Ode to a coworker
After four years of working for the Nature Conservancy of Canada’s (NCC) Saskatchewan Region, my friend and colleague Emily Little has left our rectangular province, and I’m trying to come to terms with our failure to make her fall in love with the Prairies and never leave. My attempts to convert her from an Ontario-loving temporary transplant to a bunnyhug-wearing prairie kid started pretty much our first time out in the field together and continued until our last field trip together last fall.
With Emily, I have had the pleasure of tromping through NCC’s Nebo property and its patches of prairie grasses, young stands of aspen, lichen-covered old spruce forests and the cleared area that she helped get planted back to spruce trees.
We’ve climbed the mighty heights of Asquith North 03’s stabilized sand dunes, an island of tranquility with a maze of paths around it. During annual monitoring, we battled swarms of mosquitoes while practically sprinting the length and breadth of NCC’s urban jewel of a conservation agreement, Chappell Marsh.
I have pointed, gawked and gushed with amazement and emotion at every beautiful sunset and windswept cloud during our drives to and from NCC’s many properties and conservation agreements in and around Saskatoon. She even twisted my arm and I told her my secret favourite pie store: Petrofka Orchard. And while her enjoyment of Saskatchewan was obvious in the pleasure she took in her work and the stories she shared of camping and gardening in Saskatchewan, it wasn’t enough to make her stay.
This fall, the Saskatchewan office celebrated our time with Emily. We gave her Saskatchewan-themed gifts, told fun stories of our time together and did our best to make her cry (success!). When she left the province to start a new set of adventures back in her home province, a lot closer to family and friends, I started to think about what it means to fall in love with a place.
I am starting to realize that it might be possible that she did love Saskatchewan the whole time while still keeping connected to Ontario. And I think it’s because both places are entwined in her life and changed her a little, just like she changed the places she lived.
During our last day together, as part of our monitoring at Redberry Lake Biosphere Reserve, we inspected a human-made feature on the property (an abandoned wagon). We check these properties to make sure no one has added anything to the area. The wagon was surrounded by a herd of bored cows. Now, the Emily of yesteryear would not have approached this group of grazing bovines without at least a heavy wooden fence between her and their dangerous four-chambered stomachs and cellulous-grinding molars. But the Emily of today has changed.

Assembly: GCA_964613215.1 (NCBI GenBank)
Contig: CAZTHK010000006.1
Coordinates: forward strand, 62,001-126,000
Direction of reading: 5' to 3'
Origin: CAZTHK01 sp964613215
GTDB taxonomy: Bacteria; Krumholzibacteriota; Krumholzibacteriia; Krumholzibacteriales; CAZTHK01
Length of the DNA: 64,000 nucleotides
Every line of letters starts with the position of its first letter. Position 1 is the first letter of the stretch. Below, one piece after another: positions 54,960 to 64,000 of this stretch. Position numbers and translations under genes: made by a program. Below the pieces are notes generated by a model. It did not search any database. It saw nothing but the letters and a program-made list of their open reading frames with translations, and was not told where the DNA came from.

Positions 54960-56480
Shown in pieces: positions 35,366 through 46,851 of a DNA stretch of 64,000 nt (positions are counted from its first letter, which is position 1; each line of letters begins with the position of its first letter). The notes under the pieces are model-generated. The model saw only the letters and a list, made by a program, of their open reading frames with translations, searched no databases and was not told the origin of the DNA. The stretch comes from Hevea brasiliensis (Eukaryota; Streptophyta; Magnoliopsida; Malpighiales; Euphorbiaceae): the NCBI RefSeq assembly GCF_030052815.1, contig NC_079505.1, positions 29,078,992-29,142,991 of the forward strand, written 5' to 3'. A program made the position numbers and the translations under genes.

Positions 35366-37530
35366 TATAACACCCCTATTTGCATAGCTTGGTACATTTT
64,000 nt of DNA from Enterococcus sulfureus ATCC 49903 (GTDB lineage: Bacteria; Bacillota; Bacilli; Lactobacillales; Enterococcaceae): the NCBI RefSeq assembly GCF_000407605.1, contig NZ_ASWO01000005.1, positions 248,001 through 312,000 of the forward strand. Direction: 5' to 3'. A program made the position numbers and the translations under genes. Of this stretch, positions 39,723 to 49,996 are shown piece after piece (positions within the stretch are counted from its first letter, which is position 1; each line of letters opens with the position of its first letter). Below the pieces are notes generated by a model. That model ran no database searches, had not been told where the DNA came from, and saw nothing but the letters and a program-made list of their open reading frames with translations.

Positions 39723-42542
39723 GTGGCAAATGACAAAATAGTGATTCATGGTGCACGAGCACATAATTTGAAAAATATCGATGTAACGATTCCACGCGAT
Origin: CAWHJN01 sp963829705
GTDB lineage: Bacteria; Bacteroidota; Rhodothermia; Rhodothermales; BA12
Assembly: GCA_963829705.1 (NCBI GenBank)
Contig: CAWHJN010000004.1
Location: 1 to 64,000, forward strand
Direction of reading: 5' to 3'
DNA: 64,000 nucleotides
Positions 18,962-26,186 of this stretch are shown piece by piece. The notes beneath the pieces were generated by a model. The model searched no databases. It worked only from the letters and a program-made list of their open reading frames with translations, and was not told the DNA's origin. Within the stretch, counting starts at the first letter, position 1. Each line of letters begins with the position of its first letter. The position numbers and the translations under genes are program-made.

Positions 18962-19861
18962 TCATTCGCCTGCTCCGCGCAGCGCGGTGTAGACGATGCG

Emily spent the last four years working and living in this province, sweating through the heat, admiring wildflowers, discussing livestock AUMs (Animal Unit Months, a unit of measurement used to balance available forage with the size of a herd of cows. Don’t worry about it too much, but it is on the Saskatchewan citizenship exam) and turnout dates (when livestock will be allowed on, or turned out onto, land that is to be grazed) with ranchers, GPSing her way through a hundred different wild places all in the pursuit of maintaining and improving biodiversity outcomes in Saskatchewan. So, when Emily saw that herd of cows, she approached the herd with caution and experience and got the job done.
Anyway, the point is that I’m pretty sure that her experiences and opportunities to help conserve parts of Saskatchewan meant that she did fall in love with the province. She met the people, became part of the story and, maybe most importantly, she purposefully paid attention to the landscape and noticed things. And she did this all while continuing to value her experiences and memories of her home province and all of its beauty and wonder.
Supporting natural areas doesn’t have to be an either–or. We can protect and celebrate ecosystems near and far. We don’t have to save the rainforest to the exclusion of Saskatchewan’s native grasslands.
I’m looking forward to hearing about Emily’s adventures in Ontario as she continues to explore and conserve nature. And, yes, Saskatchewan has lost a great force for conservation, but, really, it’s not a total loss. She’s still working hard for conservation, and the sourdough starter I gave her survived her trip from Saskatchewan to Ontario.